The compounds of carbon can be classified as organic and inorganic compounds.
Earlier the organic compounds were defined as those compounds which originated from living organisms but it is now possible to synthesize organic compounds in the laboratory, therefore, they are now defined as compounds of carbon.
The compounds of carbon, which are not organic compounds, are called inorganic compounds. Most of the inorganic compounds are obtained from various minerals. For example, limestone, marble and dolomite contain carbon as carbonates. The other inorganic compounds are carbides of metal (e.g. CaC2, calcium carbide), HCN, CS2 and oxides of carbon such as CO2 and CO.
The organic compounds are obtained from natural sources such as plants and animals, coal and petroleum. Plants and animals are sources of complex organic compounds such as carbohydrates, starch, oils, proteins, drugs. Coal gives us benzene, phenol, naphthalene whereas petroleum is source of petrol, diesel, kerosene, lubricating oils, wax and other compounds. In addition, a large variety of synthetic organic compounds exists and there number is increasing daily. Thus, the number of organic compounds as compared to the inorganic ones is very large.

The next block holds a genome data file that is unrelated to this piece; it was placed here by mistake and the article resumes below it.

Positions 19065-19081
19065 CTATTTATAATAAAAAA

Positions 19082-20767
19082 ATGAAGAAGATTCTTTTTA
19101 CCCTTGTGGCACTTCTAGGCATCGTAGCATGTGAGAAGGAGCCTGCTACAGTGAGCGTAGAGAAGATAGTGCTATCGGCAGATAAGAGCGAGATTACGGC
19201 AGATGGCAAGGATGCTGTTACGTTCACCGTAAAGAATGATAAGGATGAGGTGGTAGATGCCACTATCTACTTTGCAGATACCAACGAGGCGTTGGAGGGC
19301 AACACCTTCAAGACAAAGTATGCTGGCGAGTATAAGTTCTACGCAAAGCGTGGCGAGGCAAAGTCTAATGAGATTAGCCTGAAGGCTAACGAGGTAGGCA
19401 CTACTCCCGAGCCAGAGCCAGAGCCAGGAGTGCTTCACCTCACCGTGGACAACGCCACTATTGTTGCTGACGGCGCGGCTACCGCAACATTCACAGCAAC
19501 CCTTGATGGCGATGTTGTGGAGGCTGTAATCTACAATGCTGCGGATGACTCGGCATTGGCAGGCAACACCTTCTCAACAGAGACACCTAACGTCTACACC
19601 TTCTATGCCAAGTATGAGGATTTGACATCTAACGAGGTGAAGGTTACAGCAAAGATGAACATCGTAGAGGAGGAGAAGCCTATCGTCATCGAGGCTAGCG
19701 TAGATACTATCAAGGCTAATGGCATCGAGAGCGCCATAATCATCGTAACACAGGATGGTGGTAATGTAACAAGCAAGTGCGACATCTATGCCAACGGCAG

The properties of organic and inorganic compounds are different from each other. Organic compounds are generally low melting solids or liquids. They dissolve in organic solvents such as benzene, alcohol, chloroform but are generally insoluble in water. The inorganic compounds are generally solids which have high melting and boiling points. They generally dissolve in water but are insoluble in organic solvents.